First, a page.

Hormones are to Blame

When you’re pregnant, your body begins to produce higher levels of certain hormones.

Among the hormones that see a spike are estrogen, progesterone, oxytocin, and prolactin. One of the first hormones to begin to rise is human chorionic gonadotropin or hCG.

For parents who have long been hoping to see those pink lines on a pregnancy test, that spike in hCG levels will be very welcome. After all, pregnancy tests are designed to test for raised hCG levels, indicating that a woman is expecting.

These and other hormones, as well as an increase in your blood volume, help your baby grow and develop.

But immediately after your baby is born, you no longer need those elevated hormones. Your body stops producing as much, and your levels drop. The levels of some of your hormones return to your pre-pregnancy normal in as little as 24 hours after your baby is born.

Some of your hormones, including prolactin, remain elevated while you’re breastfeeding, then drop.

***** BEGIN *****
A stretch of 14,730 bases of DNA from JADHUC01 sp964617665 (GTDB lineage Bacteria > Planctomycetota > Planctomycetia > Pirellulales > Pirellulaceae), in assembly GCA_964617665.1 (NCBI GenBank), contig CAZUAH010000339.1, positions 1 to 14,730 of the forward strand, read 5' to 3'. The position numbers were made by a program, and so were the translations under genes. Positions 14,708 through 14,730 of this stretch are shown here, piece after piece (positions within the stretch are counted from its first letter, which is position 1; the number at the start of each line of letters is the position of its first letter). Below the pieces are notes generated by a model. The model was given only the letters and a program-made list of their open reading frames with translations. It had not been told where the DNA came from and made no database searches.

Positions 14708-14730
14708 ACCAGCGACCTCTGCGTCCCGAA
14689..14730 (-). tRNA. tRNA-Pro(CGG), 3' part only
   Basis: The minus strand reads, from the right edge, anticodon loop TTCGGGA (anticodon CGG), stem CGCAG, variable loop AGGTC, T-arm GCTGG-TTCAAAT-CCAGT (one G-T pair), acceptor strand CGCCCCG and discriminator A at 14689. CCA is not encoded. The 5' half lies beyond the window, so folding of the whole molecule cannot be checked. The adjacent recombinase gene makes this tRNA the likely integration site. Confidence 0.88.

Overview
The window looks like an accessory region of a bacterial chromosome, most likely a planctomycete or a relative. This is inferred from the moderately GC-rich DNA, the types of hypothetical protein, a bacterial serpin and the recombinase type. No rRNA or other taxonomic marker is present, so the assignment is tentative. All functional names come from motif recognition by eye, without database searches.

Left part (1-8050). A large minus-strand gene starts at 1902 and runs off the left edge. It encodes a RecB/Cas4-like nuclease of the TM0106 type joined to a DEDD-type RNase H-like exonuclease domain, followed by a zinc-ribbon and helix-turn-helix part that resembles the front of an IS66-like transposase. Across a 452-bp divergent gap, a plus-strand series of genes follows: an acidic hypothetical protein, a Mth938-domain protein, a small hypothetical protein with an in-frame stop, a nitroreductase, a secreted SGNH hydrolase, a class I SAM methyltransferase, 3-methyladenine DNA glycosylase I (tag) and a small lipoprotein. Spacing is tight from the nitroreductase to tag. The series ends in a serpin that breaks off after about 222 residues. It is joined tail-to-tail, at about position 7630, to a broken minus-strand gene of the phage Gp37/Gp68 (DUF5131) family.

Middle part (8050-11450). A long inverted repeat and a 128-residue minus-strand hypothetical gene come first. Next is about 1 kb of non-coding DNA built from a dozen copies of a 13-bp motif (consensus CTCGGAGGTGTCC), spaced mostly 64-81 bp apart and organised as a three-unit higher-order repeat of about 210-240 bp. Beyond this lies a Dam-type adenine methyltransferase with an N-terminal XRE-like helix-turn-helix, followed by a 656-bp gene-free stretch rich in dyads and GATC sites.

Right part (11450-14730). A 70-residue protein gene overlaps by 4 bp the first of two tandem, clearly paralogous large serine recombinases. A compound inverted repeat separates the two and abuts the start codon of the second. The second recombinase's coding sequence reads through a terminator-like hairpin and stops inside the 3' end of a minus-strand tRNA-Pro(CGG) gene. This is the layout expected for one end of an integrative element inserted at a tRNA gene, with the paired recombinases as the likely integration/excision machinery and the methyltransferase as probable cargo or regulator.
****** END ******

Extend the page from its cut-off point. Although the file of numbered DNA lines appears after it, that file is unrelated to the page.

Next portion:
How Those Hormone Changes Cause Hair Loss

These hormone changes can cause a number of side effects.

Some are positive side effects, like glowing skin. Others, like breakouts on your face, aren’t so great.

Increased estrogen levels, while you’re pregnant, are actually great for your hair. When you’re not pregnant, women lose a little bit of hair every day. This is not only normal but also healthy.

postpartum hair loss

When your estrogen levels start to rise during pregnancy, you stop losing this small amount of hair daily. This is one reason many pregnant women experience thicker, fuller hair during their pregnancy.

But when those estrogen levels drop after your baby is born, your hair may suddenly begin catching up. All of that hair that you didn’t lose during your pregnancy begins to fall out.

So when does postpartum hair loss start?

What to Expect

Depending on the individual woman, hormone levels may drop right away, or take a while to get back to normal.

When postpartum hair loss begins depends on when a new mother’s estrogen levels begin to lower, and how long it takes them to get back to normal.

Hair loss and a normal estrogen level may begin as soon as just a couple of days after your baby arrives. But other women may not start experiencing hair loss until several months after they give birth.

Hair Loss Isn’t Always Drastic